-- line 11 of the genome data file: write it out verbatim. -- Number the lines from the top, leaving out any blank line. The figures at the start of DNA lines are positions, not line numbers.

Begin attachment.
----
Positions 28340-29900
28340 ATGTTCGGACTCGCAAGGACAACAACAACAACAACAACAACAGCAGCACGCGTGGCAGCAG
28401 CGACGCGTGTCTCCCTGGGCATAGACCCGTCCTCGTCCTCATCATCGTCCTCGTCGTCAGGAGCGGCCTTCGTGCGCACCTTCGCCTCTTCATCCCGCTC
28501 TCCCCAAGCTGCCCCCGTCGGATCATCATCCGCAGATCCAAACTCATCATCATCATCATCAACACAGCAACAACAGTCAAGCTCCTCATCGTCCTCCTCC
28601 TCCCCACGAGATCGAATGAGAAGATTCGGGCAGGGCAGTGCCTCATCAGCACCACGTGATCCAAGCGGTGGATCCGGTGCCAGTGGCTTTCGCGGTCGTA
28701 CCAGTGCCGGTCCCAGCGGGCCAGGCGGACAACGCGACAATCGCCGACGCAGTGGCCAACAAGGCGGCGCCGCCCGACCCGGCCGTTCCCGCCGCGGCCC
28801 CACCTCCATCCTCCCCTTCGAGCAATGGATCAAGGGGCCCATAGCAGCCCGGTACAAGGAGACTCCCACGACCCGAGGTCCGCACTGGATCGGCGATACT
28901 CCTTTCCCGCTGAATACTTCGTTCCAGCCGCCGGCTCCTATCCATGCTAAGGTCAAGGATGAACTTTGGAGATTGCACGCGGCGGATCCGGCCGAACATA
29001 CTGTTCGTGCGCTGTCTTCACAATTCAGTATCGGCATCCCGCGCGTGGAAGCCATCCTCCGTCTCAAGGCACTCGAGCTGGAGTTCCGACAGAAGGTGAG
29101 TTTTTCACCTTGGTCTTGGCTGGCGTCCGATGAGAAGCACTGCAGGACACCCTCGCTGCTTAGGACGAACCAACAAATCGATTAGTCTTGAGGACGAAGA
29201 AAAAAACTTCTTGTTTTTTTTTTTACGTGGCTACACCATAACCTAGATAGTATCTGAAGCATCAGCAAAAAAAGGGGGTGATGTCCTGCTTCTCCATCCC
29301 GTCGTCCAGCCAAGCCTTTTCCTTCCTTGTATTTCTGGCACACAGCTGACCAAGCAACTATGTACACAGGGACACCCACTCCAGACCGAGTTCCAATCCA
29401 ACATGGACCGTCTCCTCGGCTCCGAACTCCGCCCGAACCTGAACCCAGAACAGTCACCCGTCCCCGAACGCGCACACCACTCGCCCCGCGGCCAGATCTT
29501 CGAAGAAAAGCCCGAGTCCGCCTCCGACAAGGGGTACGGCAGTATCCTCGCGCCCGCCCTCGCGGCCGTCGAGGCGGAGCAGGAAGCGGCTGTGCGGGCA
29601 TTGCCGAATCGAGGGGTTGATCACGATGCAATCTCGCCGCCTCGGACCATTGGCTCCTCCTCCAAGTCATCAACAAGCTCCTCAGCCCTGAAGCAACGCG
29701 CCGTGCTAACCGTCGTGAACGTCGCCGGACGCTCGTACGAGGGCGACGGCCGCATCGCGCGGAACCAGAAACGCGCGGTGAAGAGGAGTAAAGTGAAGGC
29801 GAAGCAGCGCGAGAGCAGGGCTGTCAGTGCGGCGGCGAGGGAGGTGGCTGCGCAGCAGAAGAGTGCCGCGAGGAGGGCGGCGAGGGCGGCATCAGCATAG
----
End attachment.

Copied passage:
29201 AAAAAACTTCTTGTTTTTTTTTTTACGTGGCTACACCATAACCTAGATAGTATCTGAAGCATCAGCAAAAAAAGGGGGTGATGTCCTGCTTCTCCATCCC